US 3701835 A
A multiconductor cable terminal unit, particularly useful in aerial telephone outside plant applications utilizing unpressurized PVC cable is disclosed. The terminal unit, designed for installation by a telephone lineman provides a limited access cable compartment within which electrical leads from a number of terminal blocks may be spliced into the telephone cable. Thereafter, electrical connection of telephone services via the terminal blocks may be carried on without direct physical access to the telephone cable which is failure prone when handled roughly in the area of the splices.
Claims available in
Description (OCR text may contain errors)
[ s] 3,701,835 Oct. 31, 1972 United States. Patent Eisele et al.
Emmons  MULTIPLE CONDUCTOR CABLE TERMINAL  Inventors: Werner Frank Eisele, Kanata, On-
tario; Detlef Zimmermann, Ottawa,
Ontario, both of Canada  Assignee: Northern Electric Company Limited,
Attorney-John E. Mowle Montreal, Quebec, Canada Oct. 12, 1971 ABSTRACT 22 Filed:
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Refeiences Cited via the terminal blocks may be carried on without UNITED STATES PATENTS direct physical access to the telephonecable which is d roughly in the area of the failure prone when handle splices.
' 51cm, 5 Drawing Figures A; Meisel et a1.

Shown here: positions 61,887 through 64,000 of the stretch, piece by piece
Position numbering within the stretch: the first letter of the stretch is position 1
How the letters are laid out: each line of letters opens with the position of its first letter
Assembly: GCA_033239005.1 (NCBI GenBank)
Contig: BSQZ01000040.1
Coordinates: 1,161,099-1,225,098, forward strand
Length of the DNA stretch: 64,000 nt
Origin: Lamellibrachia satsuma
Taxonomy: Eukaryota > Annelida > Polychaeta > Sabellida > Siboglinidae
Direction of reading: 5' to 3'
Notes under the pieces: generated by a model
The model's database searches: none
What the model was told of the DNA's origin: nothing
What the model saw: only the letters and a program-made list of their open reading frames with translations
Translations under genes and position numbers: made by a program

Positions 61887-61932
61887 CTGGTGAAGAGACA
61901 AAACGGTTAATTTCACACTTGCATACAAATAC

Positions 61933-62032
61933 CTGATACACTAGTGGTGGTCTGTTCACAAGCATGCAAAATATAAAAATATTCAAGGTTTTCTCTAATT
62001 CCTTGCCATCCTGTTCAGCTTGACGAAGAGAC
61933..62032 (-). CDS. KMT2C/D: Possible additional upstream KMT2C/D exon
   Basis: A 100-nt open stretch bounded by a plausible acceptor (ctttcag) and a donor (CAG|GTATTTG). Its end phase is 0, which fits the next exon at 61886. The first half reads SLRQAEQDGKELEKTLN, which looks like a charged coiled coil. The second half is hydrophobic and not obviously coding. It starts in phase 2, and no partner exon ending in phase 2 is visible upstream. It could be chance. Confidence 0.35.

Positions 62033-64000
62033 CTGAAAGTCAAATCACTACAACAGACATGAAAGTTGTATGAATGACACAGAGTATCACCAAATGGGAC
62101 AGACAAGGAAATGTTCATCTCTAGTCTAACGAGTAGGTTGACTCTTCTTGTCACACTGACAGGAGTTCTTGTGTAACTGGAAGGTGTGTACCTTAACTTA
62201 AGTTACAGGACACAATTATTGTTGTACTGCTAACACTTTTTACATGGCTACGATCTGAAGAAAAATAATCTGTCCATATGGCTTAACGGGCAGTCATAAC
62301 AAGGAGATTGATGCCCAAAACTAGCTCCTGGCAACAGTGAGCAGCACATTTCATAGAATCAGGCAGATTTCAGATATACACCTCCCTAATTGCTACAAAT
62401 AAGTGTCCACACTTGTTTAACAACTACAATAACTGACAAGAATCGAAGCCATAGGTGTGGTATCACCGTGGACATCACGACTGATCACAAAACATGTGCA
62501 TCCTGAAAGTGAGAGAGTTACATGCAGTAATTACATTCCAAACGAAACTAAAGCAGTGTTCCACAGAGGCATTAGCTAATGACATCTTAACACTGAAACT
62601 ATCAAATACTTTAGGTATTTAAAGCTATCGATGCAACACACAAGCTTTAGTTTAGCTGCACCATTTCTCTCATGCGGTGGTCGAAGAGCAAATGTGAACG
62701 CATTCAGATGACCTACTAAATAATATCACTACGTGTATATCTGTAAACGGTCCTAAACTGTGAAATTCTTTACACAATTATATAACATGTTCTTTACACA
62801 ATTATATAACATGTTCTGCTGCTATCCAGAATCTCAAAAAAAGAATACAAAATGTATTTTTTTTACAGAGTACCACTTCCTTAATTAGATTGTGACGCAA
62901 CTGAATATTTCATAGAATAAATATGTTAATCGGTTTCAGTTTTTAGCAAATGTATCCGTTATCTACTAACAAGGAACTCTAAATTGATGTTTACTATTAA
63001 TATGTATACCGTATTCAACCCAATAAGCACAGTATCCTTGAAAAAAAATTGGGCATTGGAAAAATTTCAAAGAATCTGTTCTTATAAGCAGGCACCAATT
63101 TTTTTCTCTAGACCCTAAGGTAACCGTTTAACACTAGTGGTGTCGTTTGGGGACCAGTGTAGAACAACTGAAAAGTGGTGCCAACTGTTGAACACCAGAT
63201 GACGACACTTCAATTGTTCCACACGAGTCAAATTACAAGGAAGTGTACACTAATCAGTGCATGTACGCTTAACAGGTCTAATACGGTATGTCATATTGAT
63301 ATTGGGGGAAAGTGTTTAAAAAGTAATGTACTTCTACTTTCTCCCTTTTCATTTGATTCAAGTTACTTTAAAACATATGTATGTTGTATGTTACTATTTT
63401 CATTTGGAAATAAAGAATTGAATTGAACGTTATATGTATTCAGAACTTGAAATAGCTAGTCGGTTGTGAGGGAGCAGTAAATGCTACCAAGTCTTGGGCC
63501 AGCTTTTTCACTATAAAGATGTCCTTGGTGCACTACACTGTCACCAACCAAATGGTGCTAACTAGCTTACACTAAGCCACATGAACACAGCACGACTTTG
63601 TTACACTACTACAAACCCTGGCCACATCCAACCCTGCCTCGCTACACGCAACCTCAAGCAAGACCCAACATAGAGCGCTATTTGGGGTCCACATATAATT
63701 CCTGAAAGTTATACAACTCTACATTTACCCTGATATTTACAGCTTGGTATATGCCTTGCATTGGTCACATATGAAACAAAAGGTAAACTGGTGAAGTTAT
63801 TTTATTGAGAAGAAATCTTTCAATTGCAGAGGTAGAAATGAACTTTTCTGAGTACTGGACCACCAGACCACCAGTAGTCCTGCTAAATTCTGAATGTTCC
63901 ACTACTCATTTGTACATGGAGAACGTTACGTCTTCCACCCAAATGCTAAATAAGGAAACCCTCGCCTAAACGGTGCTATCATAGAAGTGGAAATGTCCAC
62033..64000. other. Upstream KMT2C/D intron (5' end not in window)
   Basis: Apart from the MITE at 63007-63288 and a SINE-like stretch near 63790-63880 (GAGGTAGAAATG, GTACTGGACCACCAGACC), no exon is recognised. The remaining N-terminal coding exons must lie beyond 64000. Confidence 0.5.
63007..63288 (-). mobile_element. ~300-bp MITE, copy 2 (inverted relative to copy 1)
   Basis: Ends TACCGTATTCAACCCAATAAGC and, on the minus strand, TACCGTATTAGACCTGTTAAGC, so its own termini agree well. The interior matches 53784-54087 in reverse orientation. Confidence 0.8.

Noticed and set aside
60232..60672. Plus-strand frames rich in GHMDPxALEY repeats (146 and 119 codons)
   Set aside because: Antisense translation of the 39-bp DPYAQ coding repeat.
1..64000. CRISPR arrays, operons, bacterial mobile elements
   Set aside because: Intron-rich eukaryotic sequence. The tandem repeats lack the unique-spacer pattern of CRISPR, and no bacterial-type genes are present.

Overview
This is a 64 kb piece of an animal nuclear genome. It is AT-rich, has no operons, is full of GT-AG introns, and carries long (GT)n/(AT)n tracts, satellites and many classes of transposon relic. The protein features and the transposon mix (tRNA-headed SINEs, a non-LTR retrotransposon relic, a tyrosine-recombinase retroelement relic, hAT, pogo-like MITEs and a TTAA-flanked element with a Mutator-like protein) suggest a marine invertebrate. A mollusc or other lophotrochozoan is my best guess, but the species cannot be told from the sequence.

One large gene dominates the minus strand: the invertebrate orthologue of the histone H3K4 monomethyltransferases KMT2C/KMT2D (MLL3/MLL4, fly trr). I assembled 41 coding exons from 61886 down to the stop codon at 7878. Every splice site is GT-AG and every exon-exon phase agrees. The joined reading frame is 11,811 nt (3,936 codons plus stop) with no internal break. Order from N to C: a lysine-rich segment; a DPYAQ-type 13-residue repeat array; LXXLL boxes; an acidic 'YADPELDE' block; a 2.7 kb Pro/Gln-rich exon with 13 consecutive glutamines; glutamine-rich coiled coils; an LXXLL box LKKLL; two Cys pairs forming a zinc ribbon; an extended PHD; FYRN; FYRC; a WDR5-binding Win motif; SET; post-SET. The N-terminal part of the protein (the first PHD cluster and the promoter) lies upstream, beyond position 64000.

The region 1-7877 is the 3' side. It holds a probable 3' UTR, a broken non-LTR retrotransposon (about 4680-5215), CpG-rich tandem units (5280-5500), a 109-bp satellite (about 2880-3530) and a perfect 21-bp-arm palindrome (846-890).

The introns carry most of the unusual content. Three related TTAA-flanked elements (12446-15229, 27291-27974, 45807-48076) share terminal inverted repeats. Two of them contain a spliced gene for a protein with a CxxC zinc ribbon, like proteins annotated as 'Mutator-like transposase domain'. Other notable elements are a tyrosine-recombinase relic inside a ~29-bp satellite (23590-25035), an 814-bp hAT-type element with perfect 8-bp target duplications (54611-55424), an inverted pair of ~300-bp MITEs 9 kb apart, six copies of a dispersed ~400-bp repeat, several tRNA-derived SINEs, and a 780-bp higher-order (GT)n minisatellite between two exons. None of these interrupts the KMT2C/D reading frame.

4/1968 Vlaminck PNENTEUU J I973 Q 3. 701.835
SHEET 3 [1F 5 Fig. 3
1 MULTIPLE CONDUCTOR CABLE TERMINAL FIELD OF THE INVENTION DISCUSSION OF THEPRIOR ART Until recently, multiple conductor telephone cables were usually metallic sheathed with the interior of the cable being pressurized from a source of dry gas, such as nitrogen. The .pressurized cable was thereby protected from penetration of moisture through flaws or small openings in the metallic sheath. Paper was typically used to insulate the individualconductors in the cable, one from the other. It was absolutely necessary thatthe interior of thecable be maintained in a very dry condition to prevent deterioration of the insulating quality of the paper. Cable terminals used for electrically connecting individual telephones into the'cable typically-involved a splicing compartment which after installation, of the cable terminal, was filled and sealed with potting compound. Leads spliced to select con:
ductors in the splicing compartment were connected to individual terminals on a fixed count terminal board in a terminal compartment. Also provided was a means .for interconnecting the interior atmosphere of the cable across the splicing compartment so that the cable required pressurization from a single source only.
During the past decade, polyvinyl chloride and polyethylene materials have been successfullyadapted to the manufacture of multiconductor cables. Improved cables made from these materials are not significantly affected by moisture in the environment and typically are filled with a viscous material, such as jelled petroleum for example, to preclude the interconductor space being occupied by water or other foreign matter.